How does one build a powerhouse college basketball program in the northeastern part of the country?
Legendary coach Jim Calhoun provided a pretty good blueprint during his 26 years at UConn. After taking over a depleted Huskies program in 1986 and going 9-19 in his first season, Calhoun went on to win 873 career games, ten Big East Championships and three national titles.
First-year Rutgers head coach Steve Pikiell has an even bigger undertaking in front of him as he tries to rebuild the Scarlet Knights. New Jersey’s flagship university shares recruiting ground with UConn, but their history of basketball success is much more barren. Fortunately for Pikiell and Rutgers fans, Pikiell played a part in and saw UConn’s rise to glory firsthand as a player and assistant coach.
Program alert: “The Journey” profiles Rutgers’ first-year head coach Steve Pikiell and his growth under UConn head coach Jim Calhoun. The show airs at 9:30 p.m. ET Sunday.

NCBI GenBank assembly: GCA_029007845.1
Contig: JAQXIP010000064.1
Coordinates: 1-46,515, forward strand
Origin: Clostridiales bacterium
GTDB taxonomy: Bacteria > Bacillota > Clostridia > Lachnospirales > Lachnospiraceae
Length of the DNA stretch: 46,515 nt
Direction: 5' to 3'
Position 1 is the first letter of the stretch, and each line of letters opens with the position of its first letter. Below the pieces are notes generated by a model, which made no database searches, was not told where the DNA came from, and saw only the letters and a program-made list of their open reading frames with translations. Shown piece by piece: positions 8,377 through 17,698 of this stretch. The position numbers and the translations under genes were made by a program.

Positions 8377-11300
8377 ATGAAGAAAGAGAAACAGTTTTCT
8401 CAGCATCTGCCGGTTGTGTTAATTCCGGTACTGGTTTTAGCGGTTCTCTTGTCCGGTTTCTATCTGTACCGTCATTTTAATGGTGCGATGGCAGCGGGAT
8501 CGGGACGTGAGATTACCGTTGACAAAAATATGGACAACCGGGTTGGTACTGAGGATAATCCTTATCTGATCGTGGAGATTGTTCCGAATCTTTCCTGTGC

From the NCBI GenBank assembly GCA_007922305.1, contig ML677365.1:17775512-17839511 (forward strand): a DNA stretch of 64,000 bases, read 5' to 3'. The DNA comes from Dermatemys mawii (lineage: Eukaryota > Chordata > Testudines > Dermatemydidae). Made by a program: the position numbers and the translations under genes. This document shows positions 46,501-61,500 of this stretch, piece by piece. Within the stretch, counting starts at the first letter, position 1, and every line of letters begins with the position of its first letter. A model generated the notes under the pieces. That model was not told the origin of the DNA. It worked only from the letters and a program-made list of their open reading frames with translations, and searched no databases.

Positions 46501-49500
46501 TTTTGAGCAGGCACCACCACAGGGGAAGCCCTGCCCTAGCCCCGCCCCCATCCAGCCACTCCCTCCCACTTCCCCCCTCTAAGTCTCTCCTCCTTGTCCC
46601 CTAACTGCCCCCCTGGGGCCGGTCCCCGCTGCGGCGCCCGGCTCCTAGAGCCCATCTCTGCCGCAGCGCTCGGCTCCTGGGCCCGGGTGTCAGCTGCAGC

The task is tall at Rutgers, which hasn’t reached the NCAA tournament since 1991 and has churned through five head coaches in the last 11 years. But Calhoun thinks his former mentee is up to the task.
“Steve’s got a wealth of knowledge,” Calhoun said. “When he came to Rutgers University, day one, he said, ‘We’ve got a lot of work to do. And we’re going to do that work.’”
Despite Rutgers’ recent six-game skid, the differences are stark compared to last year’s 7-25 campaign under previous head coach Eddie Jordan. The Scarlet Knights lack a signature win within their 11-7 mark entering Sunday, but Pikiell has his team playing competitive basketball most nights.
A complete turnaround will take patience, but Pikiell has a proven track record following 11 years at Stony Brook with an eventual NCAA tournament appearance during his last season on Long Island. He turned Stony Brook into a legitimate Division I program after decades in Division II, and now hopes to use the same positive reinforcement and high-level preparation at Rutgers to turn the Scarlet Knights into a winner.
“Coach Calhoun had a belief,” Pikiell said. “He had belief in a university that hadn’t had success like that, and he achieved it. And it can happen here, too, at Rutgers.”